Depending on the track, NASCAR’s former single-car qualifying format could be a real yawner. NASCAR’s new knockout qualifying format for its top three national series won’t be.
For those of us that follow Formula One and the IndyCar Series, we’ve long been used to the knockout style. F1’s had a three-round format since the 2006 season, while IndyCar’s had their own since 2008.
To those NASCAR fans that aren’t as familiar with this form of qualifying, we say to them: You’re gonna have fun with this. And you can look forward to drama through both pure speed and plenty of strategy.
The best laps from each round get erased after each session, which means drivers will be forced to stay up on the wheel throughout the proceedings.
Meanwhile, their crew chiefs will have lots to think about, from when they’ll want to have their driver lay down a fast one (immediately or after they see how a few of their rivals fare) to how they’re gonna make it all work on a single set of tires.
But as NASCAR vice president of competition Robin Pemberton (a former crew chief himself) said on Wednesday, that will lead to multiple situations they can take advantage of.
“I think as we move through the season, it will take on a life of its own at different places where they will have different strategies, whether it’s working on the race set-ups, or if they want to be aggressive in one round or kind of lay-up in the other round, saving tires to just squeak into the final round and have the best tires,” he said.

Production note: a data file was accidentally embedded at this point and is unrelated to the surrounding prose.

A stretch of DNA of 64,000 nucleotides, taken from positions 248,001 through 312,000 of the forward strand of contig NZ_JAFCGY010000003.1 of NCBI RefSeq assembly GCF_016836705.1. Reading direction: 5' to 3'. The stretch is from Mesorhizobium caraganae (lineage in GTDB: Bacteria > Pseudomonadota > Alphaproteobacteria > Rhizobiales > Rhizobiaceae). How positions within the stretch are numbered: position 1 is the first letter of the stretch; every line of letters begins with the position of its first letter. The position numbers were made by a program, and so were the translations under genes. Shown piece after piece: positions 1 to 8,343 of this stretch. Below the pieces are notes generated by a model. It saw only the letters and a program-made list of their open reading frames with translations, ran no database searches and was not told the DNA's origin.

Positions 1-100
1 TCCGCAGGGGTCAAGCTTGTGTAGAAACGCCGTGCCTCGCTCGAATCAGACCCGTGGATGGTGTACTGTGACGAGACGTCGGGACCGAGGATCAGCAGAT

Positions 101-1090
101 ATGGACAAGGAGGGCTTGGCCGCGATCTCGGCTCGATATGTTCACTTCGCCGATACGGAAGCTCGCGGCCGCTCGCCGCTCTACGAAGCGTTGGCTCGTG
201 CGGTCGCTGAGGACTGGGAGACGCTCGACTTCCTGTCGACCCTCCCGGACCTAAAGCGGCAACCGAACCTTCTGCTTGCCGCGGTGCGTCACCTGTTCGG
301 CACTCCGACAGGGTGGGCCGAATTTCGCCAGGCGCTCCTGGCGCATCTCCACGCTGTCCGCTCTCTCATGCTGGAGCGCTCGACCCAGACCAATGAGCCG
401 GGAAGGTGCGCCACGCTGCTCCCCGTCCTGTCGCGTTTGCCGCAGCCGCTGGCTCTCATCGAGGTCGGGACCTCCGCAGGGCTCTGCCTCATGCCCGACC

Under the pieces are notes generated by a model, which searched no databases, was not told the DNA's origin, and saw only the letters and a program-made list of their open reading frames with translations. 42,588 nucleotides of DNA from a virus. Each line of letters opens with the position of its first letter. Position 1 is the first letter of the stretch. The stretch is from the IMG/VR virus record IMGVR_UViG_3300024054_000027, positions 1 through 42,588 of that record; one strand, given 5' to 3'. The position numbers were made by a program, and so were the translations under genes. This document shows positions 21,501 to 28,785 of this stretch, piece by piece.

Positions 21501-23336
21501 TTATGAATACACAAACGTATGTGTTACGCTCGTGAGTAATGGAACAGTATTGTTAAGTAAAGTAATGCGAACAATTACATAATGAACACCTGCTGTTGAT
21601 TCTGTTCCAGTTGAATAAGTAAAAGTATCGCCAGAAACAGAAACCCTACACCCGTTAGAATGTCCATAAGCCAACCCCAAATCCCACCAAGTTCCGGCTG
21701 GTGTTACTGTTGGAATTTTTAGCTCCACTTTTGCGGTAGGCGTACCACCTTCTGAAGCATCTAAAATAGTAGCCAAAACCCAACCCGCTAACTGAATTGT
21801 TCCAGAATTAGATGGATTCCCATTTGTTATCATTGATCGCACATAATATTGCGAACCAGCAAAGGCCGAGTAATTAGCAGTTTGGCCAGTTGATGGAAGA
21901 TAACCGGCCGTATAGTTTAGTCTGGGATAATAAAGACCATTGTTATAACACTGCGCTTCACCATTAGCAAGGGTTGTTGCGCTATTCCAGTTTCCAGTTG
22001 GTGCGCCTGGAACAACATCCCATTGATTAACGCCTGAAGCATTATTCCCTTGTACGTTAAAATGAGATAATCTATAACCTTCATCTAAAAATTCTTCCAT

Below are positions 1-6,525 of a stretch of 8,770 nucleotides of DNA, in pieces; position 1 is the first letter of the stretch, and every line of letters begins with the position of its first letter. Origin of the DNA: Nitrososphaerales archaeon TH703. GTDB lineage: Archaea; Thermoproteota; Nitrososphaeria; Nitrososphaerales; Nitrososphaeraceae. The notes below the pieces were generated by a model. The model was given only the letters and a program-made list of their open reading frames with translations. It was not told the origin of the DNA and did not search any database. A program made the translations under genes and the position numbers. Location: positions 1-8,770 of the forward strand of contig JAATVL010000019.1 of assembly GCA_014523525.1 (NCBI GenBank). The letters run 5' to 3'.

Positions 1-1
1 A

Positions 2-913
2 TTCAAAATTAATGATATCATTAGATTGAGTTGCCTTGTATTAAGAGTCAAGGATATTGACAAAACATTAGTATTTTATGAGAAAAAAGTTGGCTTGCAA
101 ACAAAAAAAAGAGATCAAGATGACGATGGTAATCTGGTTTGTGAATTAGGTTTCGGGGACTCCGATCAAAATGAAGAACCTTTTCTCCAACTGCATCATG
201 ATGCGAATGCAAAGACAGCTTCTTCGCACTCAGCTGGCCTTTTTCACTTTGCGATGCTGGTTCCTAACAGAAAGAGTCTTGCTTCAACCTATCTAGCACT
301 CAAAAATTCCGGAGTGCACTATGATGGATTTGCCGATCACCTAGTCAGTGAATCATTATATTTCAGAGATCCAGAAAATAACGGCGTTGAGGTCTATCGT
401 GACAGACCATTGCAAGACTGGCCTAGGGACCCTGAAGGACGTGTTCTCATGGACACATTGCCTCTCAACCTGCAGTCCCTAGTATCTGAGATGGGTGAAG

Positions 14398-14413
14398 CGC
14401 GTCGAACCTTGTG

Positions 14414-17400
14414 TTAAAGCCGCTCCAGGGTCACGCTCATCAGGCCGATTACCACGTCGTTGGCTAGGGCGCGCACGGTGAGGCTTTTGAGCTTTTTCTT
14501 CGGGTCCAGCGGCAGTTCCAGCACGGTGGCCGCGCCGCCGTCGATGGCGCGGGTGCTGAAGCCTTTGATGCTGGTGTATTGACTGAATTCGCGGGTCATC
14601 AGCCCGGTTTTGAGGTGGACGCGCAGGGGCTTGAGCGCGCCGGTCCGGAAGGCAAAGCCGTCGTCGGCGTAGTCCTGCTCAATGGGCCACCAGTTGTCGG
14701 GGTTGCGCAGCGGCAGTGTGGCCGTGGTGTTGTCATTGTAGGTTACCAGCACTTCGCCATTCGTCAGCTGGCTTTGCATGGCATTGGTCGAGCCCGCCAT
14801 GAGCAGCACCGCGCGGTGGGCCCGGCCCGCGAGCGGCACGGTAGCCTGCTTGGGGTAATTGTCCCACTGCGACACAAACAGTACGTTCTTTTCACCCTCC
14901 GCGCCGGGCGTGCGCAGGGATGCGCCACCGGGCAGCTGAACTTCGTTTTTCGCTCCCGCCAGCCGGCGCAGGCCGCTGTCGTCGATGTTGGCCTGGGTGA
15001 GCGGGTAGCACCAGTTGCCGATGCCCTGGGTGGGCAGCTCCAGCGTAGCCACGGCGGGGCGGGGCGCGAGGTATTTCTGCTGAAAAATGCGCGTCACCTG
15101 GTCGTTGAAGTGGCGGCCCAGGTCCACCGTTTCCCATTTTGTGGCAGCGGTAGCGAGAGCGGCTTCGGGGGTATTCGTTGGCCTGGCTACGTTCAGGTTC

With a limited number of adjustments only permitted during short breaks between the qualifying rounds, those crew chiefs must make the right calls. And if their drivers make a mistake and damage the car, crews won’t have the ability to make repairs on pit road or in the garage.
It’s a different beast for sure, and it will be fascinating to see how the teams figure out the new format in the initial race weekends following the Daytona 500 in March – Phoenix, Las Vegas, Bristol, Fontana, and Martinsville.
As for fans, they will get to taste both flavors of the format in March: A two-round version on the shorter tracks (One-mile Phoenix, and the half-miles of Bristol and Martinsville) and a three-round version at the bigger tracks (1.5-mile Las Vegas and two-mile Fontana).
Either way, the Top 12 left standing by the final round will get to settle the pole, as well as the first six rows of the starting grid, among themselves.
The fastest driver gets to start P1 at the green flag on race day, like always. The road to getting there will just be a little different.
And that road won’t be a boring one.